All items tagged with "Apple"

Nest buys home-automation rival Revolv to shut it down

Revolv was snapped up by Nest -- although it doesn't look like it'll remain revolving for long. Photo: Revolv

Revolv was snapped up by Nest — although it doesn’t look like it’ll remain revolving for long. Photo: Revolv

Nest has acquired Revolv, the Colarado-based startup which allowed users to control their smart home devices from a single interface using their smartphone.

No price has yet been announced for the purchase, which follows Nest’s $555 million Dropcam purchase back in June, and Nest’s own acquisition by Google for a massive $3.2 billion earlier this year.

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Apple locks up top execs until 2019 with $27 million golden handcuffs

Photo: H. Michael Karshis/Flickr CC

The only handcuffs that presumably come with a free Apple Watch and iPhone 6 thrown in. Photo: H. Michael Karshis/Flickr CC

Apple will be holding on to its top executives until at least 2019, if the granting of new stock options by the Apple board has anything to do with it.

Angela Ahrendts, Eddy Cue, Phil Schiller, Craig Federighi, CFO Luca Maestri, VP of hardware engineering Daniel Riccio, lawyer Bruce Sewell and COO Jeffrey Williams all received stock grants potentially valued at a total of $27 million, based on the high closing price of AAPL stock Thursday.

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Apple just rejected an app by sending out pics of a dude masturbating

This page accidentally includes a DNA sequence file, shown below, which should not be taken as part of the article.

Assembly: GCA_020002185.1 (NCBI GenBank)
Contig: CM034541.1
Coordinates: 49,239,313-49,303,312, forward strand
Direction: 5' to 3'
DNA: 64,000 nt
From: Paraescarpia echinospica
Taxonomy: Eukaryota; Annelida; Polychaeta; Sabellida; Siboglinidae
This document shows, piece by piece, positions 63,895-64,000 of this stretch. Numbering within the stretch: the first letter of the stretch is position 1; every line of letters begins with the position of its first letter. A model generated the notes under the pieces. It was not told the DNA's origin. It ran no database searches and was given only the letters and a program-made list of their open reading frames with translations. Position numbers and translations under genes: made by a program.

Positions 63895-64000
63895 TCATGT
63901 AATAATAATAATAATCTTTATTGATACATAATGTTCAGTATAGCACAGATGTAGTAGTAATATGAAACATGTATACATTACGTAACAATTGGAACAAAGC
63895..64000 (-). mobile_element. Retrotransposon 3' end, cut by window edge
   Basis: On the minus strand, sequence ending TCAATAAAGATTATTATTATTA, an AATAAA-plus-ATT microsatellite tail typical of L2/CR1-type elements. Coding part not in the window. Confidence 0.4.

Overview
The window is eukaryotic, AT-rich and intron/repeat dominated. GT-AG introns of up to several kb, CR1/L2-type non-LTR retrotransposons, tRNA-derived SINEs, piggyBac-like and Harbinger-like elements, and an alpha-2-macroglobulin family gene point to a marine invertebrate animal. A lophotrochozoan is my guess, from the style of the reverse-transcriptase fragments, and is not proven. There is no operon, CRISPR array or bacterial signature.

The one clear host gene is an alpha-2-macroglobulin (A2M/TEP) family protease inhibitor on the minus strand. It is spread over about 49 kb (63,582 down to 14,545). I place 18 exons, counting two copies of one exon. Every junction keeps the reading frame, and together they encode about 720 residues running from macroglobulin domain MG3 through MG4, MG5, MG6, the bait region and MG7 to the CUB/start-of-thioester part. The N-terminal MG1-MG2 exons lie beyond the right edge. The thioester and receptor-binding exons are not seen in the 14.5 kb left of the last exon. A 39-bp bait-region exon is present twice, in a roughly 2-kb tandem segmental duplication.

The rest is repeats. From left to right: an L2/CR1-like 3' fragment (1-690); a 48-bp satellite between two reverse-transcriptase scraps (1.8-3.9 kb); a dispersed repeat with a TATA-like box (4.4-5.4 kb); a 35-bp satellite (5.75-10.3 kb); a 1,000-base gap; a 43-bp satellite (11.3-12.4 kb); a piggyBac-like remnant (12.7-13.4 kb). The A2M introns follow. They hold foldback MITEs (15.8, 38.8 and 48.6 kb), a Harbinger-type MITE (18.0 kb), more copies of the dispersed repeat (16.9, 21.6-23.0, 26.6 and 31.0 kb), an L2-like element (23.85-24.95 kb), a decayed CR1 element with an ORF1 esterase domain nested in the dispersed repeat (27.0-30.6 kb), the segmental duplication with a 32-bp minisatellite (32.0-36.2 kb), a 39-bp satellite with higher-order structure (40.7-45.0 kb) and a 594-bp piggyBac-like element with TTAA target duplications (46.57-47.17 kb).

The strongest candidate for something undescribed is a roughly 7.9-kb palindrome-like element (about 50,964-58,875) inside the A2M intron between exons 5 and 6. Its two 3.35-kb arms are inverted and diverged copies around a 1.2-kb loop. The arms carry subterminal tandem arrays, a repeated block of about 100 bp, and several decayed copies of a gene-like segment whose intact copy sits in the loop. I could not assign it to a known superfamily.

Well, Apple sure does. Photo: Iain Kroll / Flickr

Well, Apple sure does. Photo: Iain Kroll / Flickr

Well, here’s one for the record books. Apple just rejected a developer’s app for violating its policies against pornographic content.

Nothing weird about that, except for the way that Apple went about it: by sending that developer pictures of a dude masturbating. What?

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How one Apple engineer fixed the Mac’s awful startup sound for good

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One of the things that makes a Mac a Mac is the beautiful startup sound it makes when you turn it on: a soothing, sonorous noise that sounds like electronic harp strings being plucked as you enter the gardens of Zen.

But it wasn’t always this way. When the original Macintosh was released, the startup sound was horrible. Yet it wasn’t Steve Jobs who fixed it. It was an unknown sound engineer who hated it with such a passion that he defied his bosses and literally snuck it onto the Mac.